Continuing the saga of the broken dishwasher: In the grand scheme of things this is a silly problem - and "problem" is a strong word to use in this story. I mean - really - most of humanity never has, doesn't have, a probably never will have a machine that washes their dishes for them. And there are people starving in the city. So I know - just get over it. Besides, remember when you were growing up how much fun it was when it was you and your sister's turn to wash the dishes together - how close it made you?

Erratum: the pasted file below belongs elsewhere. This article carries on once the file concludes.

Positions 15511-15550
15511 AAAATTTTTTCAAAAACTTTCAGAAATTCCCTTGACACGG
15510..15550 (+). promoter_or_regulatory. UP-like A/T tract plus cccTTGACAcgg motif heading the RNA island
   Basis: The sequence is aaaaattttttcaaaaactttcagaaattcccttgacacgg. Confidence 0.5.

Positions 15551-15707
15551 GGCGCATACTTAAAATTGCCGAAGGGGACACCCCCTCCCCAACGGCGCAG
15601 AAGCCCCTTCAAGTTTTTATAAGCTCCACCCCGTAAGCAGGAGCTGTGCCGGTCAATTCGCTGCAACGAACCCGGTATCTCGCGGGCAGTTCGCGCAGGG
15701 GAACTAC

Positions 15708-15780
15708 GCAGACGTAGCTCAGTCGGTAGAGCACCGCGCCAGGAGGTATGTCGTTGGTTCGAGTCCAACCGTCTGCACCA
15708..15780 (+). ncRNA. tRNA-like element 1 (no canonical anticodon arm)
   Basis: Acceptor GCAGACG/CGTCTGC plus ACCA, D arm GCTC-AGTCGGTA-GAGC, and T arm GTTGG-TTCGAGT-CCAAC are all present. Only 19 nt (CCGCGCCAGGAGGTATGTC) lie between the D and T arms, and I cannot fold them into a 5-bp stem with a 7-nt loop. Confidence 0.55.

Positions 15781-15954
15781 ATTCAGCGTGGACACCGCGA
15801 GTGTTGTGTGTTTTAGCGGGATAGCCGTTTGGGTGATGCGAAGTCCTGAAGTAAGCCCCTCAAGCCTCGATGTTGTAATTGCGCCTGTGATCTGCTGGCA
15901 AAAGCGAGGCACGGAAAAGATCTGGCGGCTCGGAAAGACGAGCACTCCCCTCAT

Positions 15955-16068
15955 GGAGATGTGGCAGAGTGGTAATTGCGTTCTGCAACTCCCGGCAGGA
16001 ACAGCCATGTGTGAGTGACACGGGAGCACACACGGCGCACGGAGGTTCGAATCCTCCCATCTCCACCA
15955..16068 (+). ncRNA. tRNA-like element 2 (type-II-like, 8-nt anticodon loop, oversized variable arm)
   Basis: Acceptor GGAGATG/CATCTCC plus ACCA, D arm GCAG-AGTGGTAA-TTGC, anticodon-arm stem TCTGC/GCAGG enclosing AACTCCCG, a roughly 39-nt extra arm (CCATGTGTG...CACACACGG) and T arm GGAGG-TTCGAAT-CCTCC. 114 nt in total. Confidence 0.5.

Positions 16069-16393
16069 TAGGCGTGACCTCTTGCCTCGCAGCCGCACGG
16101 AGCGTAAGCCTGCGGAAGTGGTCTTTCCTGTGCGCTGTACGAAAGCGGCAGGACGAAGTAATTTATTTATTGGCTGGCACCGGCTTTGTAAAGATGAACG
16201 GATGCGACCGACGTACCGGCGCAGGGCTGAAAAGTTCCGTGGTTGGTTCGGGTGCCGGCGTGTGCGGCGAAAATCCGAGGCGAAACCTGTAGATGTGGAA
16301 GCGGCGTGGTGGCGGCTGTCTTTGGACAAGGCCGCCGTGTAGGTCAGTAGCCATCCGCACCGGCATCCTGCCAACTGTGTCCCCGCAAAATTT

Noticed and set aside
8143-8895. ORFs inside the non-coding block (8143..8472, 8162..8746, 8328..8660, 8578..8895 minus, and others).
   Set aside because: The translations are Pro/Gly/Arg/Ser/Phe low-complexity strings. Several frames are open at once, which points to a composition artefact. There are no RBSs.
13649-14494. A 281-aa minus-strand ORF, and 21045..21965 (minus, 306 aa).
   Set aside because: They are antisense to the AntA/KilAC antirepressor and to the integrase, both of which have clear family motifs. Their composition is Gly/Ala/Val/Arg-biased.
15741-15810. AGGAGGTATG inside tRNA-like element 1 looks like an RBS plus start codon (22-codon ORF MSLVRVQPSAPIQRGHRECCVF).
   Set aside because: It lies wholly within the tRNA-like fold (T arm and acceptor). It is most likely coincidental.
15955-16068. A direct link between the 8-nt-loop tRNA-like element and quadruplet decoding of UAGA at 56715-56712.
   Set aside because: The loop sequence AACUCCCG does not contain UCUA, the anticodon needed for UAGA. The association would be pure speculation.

My sister in New York never had a dishwasher and she talks about how relaxing she finds it. She was also voted Most Likely To Enter an Insane Asylum. I take that back, that wasn't nice. But on the other hand she doesn't have staff and volunteers and visitors on an hourly basis leaving mugs and cups and dishes in her house. In fact, now that her kids are grown, its just her and my brother-in-law. And they're minimalists when it comes to setting the table. NOT a fair comparison.
I must say that our plant manager really hopped to it to help us out in the rectory. Gads am I lucky. He took care of the whole thing. I tried to be nonchalant about the whole thing. I think I did a pretty good job of making it sound like the whole thing didn't matter too much to me because, quite frankly, I was embarrassed at how much I wanted the piece of junk replaced and working.